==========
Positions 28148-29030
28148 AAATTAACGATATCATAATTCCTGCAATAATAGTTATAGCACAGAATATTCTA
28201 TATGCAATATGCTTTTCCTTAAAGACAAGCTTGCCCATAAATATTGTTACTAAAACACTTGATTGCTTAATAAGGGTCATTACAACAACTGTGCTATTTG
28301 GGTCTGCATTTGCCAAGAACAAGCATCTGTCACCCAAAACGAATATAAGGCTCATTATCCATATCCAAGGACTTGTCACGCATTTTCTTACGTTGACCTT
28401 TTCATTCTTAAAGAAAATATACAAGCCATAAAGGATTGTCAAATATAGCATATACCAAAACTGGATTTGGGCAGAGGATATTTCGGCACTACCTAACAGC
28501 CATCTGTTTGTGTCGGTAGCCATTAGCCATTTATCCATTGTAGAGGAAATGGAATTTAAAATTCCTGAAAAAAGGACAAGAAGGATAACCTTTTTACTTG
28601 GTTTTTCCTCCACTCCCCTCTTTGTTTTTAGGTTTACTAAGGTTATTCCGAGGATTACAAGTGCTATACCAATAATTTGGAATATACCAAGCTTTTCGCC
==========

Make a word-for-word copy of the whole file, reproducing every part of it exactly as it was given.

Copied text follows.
Positions 28148-29030
28148 AAATTAACGATATCATAATTCCTGCAATAATAGTTATAGCACAGAATATTCTA
28201 TATGCAATATGCTTTTCCTTAAAGACAAGCTTGCCCATAAATATTGTTACTAAAACACTTGATTGCTTAATAAGGGTCATTACAACAACTGTGCTATTTG
28301 GGTCTGCATTTGCCAAGAACAAGCATCTGTCACCCAAAACGAATATAAGGCTCATTATCCATATCCAAGGACTTGTCACGCATTTTCTTACGTTGACCTT
28401 TTCATTCTTAAAGAAAATATACAAGCCATAAAGGATTGTCAAATATAGCATATACCAAAACTGGATTTGGGCAGAGGATATTTCGGCACTACCTAACAGC
28501 CATCTGTTTGTGTCGGTAGCCATTAGCCATTTATCCATTGTAGAGGAAATGGAATTTAAAATTCCTGAAAAAAGGACAAGAAGGATAACCTTTTTACTTG
28601 GTTTTTCCTCCACTCCCCTCTTTGTTTTTAGGTTTACTAAGGTTATTCCGAGGATTACAAGTGCTATACCAATAATTTGGAATATACCAAGCTTTTCGCC